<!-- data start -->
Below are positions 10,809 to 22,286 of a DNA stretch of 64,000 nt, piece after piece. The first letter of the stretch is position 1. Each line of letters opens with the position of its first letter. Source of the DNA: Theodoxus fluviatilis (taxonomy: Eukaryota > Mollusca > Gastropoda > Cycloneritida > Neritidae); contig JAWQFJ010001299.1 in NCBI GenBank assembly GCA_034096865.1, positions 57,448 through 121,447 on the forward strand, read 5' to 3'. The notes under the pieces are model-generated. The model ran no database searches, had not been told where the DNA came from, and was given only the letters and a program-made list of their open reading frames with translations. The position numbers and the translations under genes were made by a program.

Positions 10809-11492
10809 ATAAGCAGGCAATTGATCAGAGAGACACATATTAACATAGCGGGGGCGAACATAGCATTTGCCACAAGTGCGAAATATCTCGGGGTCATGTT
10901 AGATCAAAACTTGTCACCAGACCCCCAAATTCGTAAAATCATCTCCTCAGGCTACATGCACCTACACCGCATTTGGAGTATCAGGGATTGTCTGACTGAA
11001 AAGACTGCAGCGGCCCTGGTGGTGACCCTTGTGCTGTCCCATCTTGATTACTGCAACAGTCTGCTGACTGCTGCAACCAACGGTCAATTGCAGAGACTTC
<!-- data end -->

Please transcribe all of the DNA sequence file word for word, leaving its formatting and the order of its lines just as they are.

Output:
Below are positions 10,809 to 22,286 of a DNA stretch of 64,000 nt, piece after piece. The first letter of the stretch is position 1. Each line of letters opens with the position of its first letter. Source of the DNA: Theodoxus fluviatilis (taxonomy: Eukaryota > Mollusca > Gastropoda > Cycloneritida > Neritidae); contig JAWQFJ010001299.1 in NCBI GenBank assembly GCA_034096865.1, positions 57,448 through 121,447 on the forward strand, read 5' to 3'. The notes under the pieces are model-generated. The model ran no database searches, had not been told where the DNA came from, and was given only the letters and a program-made list of their open reading frames with translations. The position numbers and the translations under genes were made by a program.

Positions 10809-11492
10809 ATAAGCAGGCAATTGATCAGAGAGACACATATTAACATAGCGGGGGCGAACATAGCATTTGCCACAAGTGCGAAATATCTCGGGGTCATGTT
10901 AGATCAAAACTTGTCACCAGACCCCCAAATTCGTAAAATCATCTCCTCAGGCTACATGCACCTACACCGCATTTGGAGTATCAGGGATTGTCTGACTGAA
11001 AAGACTGCAGCGGCCCTGGTGGTGACCCTTGTGCTGTCCCATCTTGATTACTGCAACAGTCTGCTGACTGCTGCAACCAACGGTCAATTGCAGAGACTTC